Trying to persuade those a wee bit afraid of the dark. Better flashlights would have helped.

Whether is is a function of the cave or something else, we noticed a number of Juniper trees near the mouth of Valentine cave with a parasitic growths.

A closer look and it appeared to be mistletoe-like.

Something new to me - "Wag Bags." No need to explain further.



Facing West

Sunset on "The Peninsula" and a revelation of different activities than on the east face. Less than 100 years ago the waters of Tule Lake surrounded this prominence.

Low to the ground and up close, first to be noticed are a long parade of petroglyphs. The Native Americans who predated the local Modoc and Klamath bands of tribes left these behind.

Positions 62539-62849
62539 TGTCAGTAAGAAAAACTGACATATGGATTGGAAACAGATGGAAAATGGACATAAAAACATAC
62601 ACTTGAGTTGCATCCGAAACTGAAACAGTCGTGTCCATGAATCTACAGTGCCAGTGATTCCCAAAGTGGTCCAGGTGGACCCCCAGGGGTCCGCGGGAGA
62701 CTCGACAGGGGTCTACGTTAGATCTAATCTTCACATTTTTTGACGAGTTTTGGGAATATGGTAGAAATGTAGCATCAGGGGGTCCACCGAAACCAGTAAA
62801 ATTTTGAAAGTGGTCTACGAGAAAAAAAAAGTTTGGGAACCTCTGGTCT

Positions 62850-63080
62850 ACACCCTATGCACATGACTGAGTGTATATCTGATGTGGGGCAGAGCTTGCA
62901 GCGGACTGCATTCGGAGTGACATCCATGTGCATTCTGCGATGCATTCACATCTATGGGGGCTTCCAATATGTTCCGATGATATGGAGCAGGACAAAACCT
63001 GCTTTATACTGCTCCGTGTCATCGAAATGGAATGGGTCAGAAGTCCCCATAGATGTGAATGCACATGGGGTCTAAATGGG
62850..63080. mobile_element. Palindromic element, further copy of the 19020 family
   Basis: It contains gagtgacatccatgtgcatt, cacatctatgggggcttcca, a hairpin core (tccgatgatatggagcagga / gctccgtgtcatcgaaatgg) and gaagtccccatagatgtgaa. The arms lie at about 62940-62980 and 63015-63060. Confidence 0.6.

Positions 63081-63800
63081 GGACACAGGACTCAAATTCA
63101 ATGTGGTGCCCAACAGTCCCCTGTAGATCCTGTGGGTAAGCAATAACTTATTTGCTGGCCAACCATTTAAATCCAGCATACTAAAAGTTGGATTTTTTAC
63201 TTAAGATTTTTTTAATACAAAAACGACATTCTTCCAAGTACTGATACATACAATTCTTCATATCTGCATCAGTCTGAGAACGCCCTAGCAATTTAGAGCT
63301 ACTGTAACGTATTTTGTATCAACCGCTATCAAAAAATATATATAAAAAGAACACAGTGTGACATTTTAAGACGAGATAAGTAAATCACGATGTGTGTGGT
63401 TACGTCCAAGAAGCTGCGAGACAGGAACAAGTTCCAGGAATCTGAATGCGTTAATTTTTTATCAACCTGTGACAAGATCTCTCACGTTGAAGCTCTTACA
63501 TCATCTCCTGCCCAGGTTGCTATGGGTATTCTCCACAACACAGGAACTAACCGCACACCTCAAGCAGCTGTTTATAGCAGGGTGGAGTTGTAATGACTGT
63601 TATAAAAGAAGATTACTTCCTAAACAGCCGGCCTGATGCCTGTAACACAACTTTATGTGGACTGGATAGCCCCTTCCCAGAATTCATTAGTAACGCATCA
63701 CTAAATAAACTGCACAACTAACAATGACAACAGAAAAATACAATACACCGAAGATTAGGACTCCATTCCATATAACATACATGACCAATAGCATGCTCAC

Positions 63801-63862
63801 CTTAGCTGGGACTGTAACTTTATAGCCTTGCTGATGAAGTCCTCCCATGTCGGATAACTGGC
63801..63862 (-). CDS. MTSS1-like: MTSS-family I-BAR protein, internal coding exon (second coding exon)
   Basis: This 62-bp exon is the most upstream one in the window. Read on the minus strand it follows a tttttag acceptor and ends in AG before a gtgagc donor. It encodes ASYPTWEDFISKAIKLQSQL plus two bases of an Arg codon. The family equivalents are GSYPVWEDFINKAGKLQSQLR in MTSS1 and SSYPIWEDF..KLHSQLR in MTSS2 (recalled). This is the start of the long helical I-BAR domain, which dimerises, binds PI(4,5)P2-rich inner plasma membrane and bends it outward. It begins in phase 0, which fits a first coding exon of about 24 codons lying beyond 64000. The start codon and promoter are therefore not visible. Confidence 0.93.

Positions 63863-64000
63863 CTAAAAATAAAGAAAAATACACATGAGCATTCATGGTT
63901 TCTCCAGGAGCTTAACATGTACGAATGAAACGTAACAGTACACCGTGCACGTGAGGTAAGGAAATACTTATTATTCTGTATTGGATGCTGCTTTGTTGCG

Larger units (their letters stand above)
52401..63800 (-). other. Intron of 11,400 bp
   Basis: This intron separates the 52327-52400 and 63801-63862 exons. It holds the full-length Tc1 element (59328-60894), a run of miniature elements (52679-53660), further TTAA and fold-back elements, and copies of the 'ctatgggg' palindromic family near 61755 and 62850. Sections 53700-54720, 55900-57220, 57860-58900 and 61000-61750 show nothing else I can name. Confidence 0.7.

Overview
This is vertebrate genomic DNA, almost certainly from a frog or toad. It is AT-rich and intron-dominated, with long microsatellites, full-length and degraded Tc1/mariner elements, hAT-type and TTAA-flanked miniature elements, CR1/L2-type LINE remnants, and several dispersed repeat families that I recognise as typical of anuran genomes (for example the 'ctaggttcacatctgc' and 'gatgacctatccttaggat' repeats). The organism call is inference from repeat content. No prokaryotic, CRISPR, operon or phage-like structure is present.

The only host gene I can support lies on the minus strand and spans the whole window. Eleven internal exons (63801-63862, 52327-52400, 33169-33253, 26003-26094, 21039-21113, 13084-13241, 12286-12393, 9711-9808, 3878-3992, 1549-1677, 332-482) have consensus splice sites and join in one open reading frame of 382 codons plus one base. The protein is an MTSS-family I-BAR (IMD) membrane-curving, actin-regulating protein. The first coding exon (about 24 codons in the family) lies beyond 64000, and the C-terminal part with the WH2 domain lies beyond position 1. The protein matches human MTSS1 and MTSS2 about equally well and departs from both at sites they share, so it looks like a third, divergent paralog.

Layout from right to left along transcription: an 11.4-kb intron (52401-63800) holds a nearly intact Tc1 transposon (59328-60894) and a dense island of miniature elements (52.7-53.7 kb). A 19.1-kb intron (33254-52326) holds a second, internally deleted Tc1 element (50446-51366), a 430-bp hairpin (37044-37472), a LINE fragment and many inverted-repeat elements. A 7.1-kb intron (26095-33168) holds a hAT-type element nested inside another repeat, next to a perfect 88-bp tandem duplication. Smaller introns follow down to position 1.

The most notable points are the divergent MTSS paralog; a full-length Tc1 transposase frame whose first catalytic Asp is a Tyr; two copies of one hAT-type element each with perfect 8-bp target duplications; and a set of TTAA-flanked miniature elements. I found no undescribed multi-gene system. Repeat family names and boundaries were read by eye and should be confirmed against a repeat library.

Coming by canoe, they paddled out to this place and a left what is now an indecipherable record of their existence. People who know this field of study, admit being puzzled by their meaning. When I first saw these some years ago, they were unprotected by this fence.

Watching over this heritage for perhaps as many centuries has been a series of birds. This Great Horned Owl awaits the dark to begin foraging.

For how many seasons have these big birds been here? Who knows but you can certainly pick out all the rodent skulls at the bottom of the cliff face.

Just as the sun is setting we see the return of a Prairie Falcon. There is a small lizard or rodent in its beak. 

We can't see its nest until it lands as they are pretty well hidden in the countless crevices. Suddenly the falcon flares and does a pinpoint landing at the edge its aerie. Quite a show. Quite a place.